Above & Beyond: Wings? Frail. Engine? Weak. Fly? Let's.
- By Larry Lowe
- Air & Space magazine, March 2008
(Page 3 of 4)
I pushed the stick hard to the left to check that the controls were free and clear. I was also checking to see, for the umpteenth time, that they were hooked up correctly. What I could not get used to were the massive ripples in the fabric as the entire wing twisted in response to the control input.
Adjusting my goggles, I reviewed what I had been able to glean from the few living pilots who had Blériot time. Let it fly itself off: Don’t ask it to do anything it doesn’t tell you it is ready to do. Keep the power on during descent and fly it firmly back onto the ground rather than glide to a flare. Never let the bank get too steep, particularly down low—there’s not enough rudder to pull you out of a spiral.
I opened the throttle, pushed the stick full forward, leaned into the blast as if to help the airplane accelerate, and watched as the ground speed gently increased. It was like being in a dream where you run harder and harder to escape and yet cannot go any faster. Eventually, though, the tail lifted lazily from the ground.
With no idea what the airspeed was or what was needed, I held the nose on the ground well past when I thought we should be able to fly. Then, in response to slight back pressure, I got unstuck. I eased off a little back pressure to hold the airplane in level flight, just a few feet off the runway, to let it gather what remaining speed it could. Sitting half out of the fuselage, awash in prop blast, I was exhilarated.
Suddenly a gust of wind battered the airframe and the right wing went down abruptly. I countered with wing warp and a healthy dose of the tiny rudder. The Blériot rolled firmly to wings-level and I centered the controls. The airplane gently pressed on into the wind as if nothing had happened. In that moment I fell in love with the design. With that stub nose and tiny rudder, it looked like a caricature, but it flew like a real airplane.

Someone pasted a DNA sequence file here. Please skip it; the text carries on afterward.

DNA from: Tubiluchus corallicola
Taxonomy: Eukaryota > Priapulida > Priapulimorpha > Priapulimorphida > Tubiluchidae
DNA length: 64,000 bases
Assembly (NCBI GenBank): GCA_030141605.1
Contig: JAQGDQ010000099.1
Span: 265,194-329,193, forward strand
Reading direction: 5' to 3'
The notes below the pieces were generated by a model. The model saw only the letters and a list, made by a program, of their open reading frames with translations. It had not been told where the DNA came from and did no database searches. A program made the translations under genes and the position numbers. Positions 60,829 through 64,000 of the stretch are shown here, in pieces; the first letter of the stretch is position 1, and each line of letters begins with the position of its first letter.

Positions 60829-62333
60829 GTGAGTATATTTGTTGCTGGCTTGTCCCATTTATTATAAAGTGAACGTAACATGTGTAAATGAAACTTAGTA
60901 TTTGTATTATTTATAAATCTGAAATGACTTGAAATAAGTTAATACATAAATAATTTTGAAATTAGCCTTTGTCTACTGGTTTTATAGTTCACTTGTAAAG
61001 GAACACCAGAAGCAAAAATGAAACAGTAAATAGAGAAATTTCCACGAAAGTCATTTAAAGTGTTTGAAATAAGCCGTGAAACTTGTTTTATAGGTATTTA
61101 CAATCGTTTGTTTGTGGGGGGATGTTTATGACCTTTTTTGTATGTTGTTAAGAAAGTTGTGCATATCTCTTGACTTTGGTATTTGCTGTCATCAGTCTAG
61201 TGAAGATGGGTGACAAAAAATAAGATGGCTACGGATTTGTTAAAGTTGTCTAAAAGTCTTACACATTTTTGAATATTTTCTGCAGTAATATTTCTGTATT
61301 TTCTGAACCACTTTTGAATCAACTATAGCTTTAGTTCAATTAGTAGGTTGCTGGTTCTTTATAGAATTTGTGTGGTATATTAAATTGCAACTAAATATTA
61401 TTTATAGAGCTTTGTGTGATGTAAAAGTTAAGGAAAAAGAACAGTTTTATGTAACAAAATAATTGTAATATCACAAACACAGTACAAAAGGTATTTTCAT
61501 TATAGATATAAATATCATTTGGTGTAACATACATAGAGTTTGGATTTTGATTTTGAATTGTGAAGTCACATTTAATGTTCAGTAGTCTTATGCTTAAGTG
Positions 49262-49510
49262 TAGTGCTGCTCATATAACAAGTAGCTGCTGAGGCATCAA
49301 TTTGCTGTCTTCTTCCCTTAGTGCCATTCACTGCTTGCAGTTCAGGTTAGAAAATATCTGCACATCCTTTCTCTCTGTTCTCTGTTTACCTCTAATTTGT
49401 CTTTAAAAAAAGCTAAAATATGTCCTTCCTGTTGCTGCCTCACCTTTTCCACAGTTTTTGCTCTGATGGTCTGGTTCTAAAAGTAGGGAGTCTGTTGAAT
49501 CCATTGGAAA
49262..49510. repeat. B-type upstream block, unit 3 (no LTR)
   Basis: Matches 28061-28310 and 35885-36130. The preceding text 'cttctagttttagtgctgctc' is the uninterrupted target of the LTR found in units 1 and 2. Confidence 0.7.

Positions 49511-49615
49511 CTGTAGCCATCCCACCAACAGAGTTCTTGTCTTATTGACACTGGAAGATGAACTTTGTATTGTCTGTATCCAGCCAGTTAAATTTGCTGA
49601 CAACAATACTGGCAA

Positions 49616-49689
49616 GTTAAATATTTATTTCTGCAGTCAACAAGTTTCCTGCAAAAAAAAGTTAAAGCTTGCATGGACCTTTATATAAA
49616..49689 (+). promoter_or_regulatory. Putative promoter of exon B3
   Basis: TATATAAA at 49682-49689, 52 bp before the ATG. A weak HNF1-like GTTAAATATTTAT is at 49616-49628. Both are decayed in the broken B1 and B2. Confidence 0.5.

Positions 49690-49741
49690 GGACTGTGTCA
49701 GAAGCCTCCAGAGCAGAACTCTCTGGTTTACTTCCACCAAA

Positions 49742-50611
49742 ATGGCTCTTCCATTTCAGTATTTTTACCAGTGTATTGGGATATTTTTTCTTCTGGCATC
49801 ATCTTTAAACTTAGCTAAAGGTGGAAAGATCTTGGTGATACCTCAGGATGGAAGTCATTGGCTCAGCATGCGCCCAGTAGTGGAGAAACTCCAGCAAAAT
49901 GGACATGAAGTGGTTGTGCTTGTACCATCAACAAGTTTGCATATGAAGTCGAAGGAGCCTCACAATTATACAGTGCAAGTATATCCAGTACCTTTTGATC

It was decision time. The plan had been to do a hop, and commit to flight only if everything was well. The expanse of runway behind was now longer than the stretch ahead. Eventually I would be out of options and the decision would be made for me: Fly it around the pattern or hit the power lines at the far end of the field.
The pilot in me urged: Go fly. Show the crowd what a Blériot could really do. The airshow director in me advised caution. The museum was about preserving airplanes, not destroying them. The fabric on the wings was suspect. The engine was weak. And by now my total Blériot time amounted to a mere 20 seconds.
In the most second-guessed decision of my aeronautical career, I eased up on the back pressure. The airplane began a gradual descent. Soon the stability of the ground overcame the buoyancy of flight. The main landing gear was on the ground. Only then did I ease the power back. When the tail finally settled onto the ground and the drag from the dual skids auto-centered the airplane on the ground track, I thanked Louis Blériot for the way the details of his design benefited the novice.